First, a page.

A team of investigators at The Scripps Research Institute and its Skaggs Institute for Chemical Biology in La Jolla, California has modified a form of the bacterium Escherichia coli to use a 22-amino acid genetic code.
"We have demonstrated the simultaneous incorporation of two unnatural amino acids into the same polypeptide," says Professor Peter G. Schultz, Ph.D., who holds the Scripps Family Chair in Chemistry at Scripps Research. "Now that we know the genetic code is amenable to expansion to 22 amino acids, the next question is, how far can we take it?"
In an upcoming issue of the journal Proceedings of the National Academy of Sciences, the team describes how they engineered this modified form of E. coli to make myoglobin proteins with 22 amino acids -- incorporating the unnatural amino acids O-methyl-L-tyrosine and L-homoglutamine in addition to the naturally occurring 20.
Scientists have for years created proteins with such unnatural amino acids in the laboratory, but until Schultz and his colleagues began their work in this field several years ago, nobody had ever found a way to get organisms to add unnatural amino acids into their genetic code. Earlier studies by Schultz's group described the incorporation of a number of single unnatural amino acids with a variety of uses in chemistry and biology into E. coli and into the yeast Saccharomyces cerevisiae.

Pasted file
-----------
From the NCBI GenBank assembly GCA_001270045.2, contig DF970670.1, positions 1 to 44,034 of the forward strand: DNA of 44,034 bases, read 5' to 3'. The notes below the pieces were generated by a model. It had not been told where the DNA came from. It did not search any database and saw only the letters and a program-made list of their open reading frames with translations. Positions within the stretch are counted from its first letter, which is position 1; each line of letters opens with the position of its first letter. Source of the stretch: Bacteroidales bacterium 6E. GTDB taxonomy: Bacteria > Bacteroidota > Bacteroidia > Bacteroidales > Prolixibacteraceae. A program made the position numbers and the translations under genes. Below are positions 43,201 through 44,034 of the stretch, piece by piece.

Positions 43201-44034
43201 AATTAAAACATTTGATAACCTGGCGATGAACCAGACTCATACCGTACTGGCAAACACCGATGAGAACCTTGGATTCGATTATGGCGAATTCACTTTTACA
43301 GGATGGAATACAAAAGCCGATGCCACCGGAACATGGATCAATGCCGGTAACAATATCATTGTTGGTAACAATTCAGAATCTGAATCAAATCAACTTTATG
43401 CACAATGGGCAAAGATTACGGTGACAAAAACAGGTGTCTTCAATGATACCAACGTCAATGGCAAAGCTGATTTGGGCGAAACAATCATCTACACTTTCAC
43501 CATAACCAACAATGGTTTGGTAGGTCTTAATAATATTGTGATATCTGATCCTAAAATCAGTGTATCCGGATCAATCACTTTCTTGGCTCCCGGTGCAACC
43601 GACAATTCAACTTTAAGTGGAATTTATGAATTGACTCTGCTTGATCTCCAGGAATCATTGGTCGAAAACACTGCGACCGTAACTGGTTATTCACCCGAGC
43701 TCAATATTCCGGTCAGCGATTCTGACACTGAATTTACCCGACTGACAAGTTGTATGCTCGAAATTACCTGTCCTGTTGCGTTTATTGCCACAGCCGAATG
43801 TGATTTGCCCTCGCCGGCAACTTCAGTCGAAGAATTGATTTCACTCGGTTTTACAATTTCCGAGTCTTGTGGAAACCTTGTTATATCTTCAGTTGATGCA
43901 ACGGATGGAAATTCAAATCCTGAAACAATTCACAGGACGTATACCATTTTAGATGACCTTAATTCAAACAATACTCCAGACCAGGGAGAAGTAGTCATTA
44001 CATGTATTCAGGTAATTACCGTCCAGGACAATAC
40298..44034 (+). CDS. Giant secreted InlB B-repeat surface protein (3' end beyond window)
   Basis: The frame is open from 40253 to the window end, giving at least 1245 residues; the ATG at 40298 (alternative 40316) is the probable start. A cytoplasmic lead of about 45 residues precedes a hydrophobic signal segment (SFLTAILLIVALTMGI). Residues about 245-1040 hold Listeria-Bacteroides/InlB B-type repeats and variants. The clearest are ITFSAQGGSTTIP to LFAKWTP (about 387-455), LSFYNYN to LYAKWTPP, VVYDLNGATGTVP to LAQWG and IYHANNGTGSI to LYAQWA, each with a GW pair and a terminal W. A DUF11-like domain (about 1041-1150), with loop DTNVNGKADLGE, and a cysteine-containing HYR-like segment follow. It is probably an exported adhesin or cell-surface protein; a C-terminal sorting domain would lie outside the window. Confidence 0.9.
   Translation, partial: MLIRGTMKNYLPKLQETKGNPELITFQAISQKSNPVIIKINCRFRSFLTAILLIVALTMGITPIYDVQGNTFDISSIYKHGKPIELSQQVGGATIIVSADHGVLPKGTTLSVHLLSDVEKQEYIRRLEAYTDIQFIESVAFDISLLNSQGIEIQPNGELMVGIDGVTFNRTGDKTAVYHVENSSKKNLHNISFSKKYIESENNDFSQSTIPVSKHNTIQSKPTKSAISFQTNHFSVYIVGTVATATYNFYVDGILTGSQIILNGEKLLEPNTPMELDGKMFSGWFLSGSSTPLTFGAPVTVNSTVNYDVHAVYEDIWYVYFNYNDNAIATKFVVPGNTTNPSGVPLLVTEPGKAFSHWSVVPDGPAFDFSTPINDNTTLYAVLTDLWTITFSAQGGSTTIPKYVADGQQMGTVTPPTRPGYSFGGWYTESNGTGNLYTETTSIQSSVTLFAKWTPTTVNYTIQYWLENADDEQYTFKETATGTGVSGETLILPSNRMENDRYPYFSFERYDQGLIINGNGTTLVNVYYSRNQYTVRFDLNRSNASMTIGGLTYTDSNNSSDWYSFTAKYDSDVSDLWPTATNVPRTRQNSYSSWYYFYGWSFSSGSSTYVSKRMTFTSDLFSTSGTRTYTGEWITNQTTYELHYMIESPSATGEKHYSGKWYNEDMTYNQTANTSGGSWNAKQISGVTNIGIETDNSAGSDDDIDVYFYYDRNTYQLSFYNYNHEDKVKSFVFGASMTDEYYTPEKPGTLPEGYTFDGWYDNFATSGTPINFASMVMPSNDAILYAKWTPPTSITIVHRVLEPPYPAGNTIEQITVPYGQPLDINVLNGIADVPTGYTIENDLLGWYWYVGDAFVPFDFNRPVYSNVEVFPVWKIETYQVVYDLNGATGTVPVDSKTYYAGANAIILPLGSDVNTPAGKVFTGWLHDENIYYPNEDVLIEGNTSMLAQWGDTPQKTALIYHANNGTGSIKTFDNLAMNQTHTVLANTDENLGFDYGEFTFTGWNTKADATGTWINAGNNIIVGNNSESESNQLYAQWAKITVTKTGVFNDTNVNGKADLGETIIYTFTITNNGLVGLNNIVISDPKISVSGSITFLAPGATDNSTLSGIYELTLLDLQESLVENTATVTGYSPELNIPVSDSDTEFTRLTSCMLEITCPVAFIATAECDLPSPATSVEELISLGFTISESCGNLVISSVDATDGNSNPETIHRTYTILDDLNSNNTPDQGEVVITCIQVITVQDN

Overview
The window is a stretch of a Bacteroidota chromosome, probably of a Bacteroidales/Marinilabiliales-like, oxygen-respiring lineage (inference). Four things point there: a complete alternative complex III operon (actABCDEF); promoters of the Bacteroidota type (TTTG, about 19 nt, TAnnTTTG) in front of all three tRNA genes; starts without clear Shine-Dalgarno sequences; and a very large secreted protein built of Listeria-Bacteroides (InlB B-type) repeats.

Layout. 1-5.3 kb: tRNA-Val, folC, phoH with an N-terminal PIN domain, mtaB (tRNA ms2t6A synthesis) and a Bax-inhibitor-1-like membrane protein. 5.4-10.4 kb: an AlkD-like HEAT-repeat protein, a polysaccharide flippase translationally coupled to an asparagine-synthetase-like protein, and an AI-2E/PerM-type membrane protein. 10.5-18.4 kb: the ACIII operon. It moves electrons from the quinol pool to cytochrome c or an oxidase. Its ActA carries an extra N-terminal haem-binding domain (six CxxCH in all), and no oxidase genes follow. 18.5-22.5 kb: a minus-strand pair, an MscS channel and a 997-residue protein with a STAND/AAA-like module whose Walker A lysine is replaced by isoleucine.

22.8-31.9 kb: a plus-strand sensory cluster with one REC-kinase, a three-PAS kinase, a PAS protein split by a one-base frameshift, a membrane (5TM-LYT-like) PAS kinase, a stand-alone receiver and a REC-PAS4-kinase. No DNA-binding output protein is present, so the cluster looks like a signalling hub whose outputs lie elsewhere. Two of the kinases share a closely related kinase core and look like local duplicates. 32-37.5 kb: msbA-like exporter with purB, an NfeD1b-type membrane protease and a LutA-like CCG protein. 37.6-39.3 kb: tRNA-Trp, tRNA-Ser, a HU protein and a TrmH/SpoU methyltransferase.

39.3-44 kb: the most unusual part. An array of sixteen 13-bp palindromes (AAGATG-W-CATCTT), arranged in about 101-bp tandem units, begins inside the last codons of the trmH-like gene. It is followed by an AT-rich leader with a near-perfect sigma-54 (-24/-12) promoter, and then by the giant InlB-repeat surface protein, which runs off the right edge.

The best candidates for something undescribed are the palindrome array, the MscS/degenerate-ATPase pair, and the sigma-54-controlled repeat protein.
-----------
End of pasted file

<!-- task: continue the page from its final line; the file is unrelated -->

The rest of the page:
This latest result is a boon because it demonstrates that multiple unnatural amino acids can be added to the genetic code of a single modified organism. This proof-of-principle opens the door for making proteins within the context of living cells with three, four, or more additional amino acids at once.
The article, "A twenty-two amino acid bacterium with a functional quadruplet codon" is authored by J. Christopher Anderson, Ning Wu, Stephen W. Santoro, Vishva Lakshman, David S. King, and Peter G. Schultz and will be posted online during the week of May 10-16, 2004 by the journal Proceedings of the National Academy of Sciences. The article will appear in print later this year.
This work was supported by the Department of Energy and the Skaggs Institute for Research. Individual scientists involved in this study were sponsored through a National Science Foundation Predoctoral Fellowship, a Canadian Institutes of Health Research fellowship, and a Career Award in the Biomedical Sciences from the Burroughs Wellcome Fund. Why Expand the Genetic Code?